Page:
quisition is not enough. The real goal of linguistics is a model of how natural lan-
guage communication works.
2
This model must be objectively verified by building
machines (robots) which can communicate freely in natural language.
Could a successful completion of the nativist program at least contribute to the
enterprise of building talking robots by delimiting the set of human languages?
For this, the nativist analysis of language form (grammar) would have to follow
language function (communication), in line with the most general law of evolution,
which it doesn’t.
Conversely, could the systematic construction of artificial agents contribute to
the explanation of language acquisition in small children? As a case in point, con-
2
For a detailed description of such a theory see Hausser 1999.
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sider the structural dependency constraint. Leaving aside the unacceptable nativist
assumption that speakers ‘move’ things in a sentence (which is in conflict with the
time-linearity of natural language interpretation and production) we may ask why
the yes-no interrogative corresponding to
a)
The man who is running is coming.
is
b)
Is the man who is running [] coming?
and not
c) *
is the man who [] running is coming
The ungrammaticality of c can be explained without postulating some universal
grammar. From the viewpoint of communication, c simply doesn’t make sense
semantically: what is being questioned is foreground information; therefore it can’t
be stuck into a relative clause.
This analysis is different from MacWhinney’s explanations presented in the sec-
ond half of his paper, namely limiting the class of grammars, revised end state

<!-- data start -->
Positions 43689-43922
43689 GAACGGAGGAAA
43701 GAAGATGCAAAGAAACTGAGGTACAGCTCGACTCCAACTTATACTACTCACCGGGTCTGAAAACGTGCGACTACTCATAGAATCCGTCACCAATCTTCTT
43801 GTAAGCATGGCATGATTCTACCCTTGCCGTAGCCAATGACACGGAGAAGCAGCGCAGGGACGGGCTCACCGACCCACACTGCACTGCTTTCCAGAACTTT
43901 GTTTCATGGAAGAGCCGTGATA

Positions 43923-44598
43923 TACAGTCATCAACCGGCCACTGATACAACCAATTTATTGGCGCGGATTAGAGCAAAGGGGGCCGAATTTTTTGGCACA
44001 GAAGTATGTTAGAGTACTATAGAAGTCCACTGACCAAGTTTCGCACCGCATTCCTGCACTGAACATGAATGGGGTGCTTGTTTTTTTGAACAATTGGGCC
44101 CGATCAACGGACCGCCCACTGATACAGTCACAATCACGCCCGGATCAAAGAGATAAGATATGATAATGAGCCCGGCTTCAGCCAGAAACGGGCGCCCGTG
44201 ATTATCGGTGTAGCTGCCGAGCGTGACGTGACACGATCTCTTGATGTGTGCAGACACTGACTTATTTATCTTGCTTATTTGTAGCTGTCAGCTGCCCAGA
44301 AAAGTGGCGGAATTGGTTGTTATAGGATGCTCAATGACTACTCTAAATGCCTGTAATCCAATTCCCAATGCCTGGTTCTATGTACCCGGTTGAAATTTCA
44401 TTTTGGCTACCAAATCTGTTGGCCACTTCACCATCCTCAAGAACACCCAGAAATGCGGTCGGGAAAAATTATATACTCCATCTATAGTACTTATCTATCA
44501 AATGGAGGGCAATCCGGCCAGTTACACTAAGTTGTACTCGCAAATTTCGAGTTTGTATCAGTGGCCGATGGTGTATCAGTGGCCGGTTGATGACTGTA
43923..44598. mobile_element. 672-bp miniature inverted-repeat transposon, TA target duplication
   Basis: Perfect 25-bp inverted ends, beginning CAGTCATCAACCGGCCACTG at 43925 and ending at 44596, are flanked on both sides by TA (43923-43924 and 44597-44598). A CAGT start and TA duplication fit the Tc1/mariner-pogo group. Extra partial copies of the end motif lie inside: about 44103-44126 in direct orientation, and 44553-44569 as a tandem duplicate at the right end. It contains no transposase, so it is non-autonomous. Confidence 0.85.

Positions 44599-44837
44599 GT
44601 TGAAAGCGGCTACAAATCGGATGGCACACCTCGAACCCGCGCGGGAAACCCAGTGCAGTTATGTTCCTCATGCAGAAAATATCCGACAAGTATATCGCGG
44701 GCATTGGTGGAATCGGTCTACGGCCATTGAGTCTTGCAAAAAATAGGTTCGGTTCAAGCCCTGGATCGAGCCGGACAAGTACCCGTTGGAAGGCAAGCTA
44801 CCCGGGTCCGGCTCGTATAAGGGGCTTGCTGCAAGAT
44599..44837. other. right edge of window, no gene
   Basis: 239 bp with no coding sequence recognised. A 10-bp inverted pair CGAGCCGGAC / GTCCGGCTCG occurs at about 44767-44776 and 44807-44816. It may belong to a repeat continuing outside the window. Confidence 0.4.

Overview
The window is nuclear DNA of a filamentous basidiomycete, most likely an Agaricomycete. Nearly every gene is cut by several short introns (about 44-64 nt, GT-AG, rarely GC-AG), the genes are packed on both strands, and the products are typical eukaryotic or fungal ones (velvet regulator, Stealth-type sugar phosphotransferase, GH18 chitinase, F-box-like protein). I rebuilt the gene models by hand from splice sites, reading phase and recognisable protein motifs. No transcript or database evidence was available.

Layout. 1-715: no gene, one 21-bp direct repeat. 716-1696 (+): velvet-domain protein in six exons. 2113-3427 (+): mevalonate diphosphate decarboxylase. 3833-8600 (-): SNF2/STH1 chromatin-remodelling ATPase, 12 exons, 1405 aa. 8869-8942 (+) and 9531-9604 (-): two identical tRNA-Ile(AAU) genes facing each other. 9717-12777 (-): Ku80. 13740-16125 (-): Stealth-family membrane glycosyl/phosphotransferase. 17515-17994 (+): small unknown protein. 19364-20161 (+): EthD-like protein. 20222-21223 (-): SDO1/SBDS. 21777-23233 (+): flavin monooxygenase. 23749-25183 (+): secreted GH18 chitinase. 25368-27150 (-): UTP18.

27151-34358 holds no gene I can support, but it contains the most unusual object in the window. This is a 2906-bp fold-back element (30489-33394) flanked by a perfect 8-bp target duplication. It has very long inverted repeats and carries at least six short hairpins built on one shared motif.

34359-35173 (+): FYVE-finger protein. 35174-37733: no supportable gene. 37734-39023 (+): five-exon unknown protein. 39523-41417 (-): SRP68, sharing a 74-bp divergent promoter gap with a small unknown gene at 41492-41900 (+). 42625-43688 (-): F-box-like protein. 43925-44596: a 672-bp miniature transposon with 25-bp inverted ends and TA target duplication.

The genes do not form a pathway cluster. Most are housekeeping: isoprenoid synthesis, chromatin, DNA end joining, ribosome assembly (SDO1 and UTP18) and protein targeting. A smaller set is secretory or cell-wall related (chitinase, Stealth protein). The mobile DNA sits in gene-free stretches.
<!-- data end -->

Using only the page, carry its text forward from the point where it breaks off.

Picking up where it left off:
criterion, conservatism, competition, cue construction, monitoring, and indirect
negative evidence. While these explanations and methods are welcome for the
project of modeling natural language communication, they are not sufficient by
themselves.
The crucial step of moving from a finite set of data to the grammar of an infinite
language can be fully explained neither by postulating some universal grammar
(Chomsky) nor by a combination of auxiliary principles (MacWhinney). Instead,
an explanation of language acquisition requires an explicit modeling of the child’s
more and more capable attempts to interpret and produce language expressions
meaningfully.
This model must include the utterance situation as seen by the child, defined
in terms of agents, objects, relations, and clear communicative intentions. The
purpose of an utterance, either during interpretation (mother to child) or production
(child to mother), is a much stronger influence on the grammatical structure of the
expression used than whether or not this expression has been encountered before,
be it as positive or as negative evidence.
Bibliography
Hausser, R. (1999)
Foundations of Computational Linguistics, Human-Computer
Communication in Natural Language
. 2nd Edition 2001, pp. 578, Berlin, New
York: Springer-Verlag.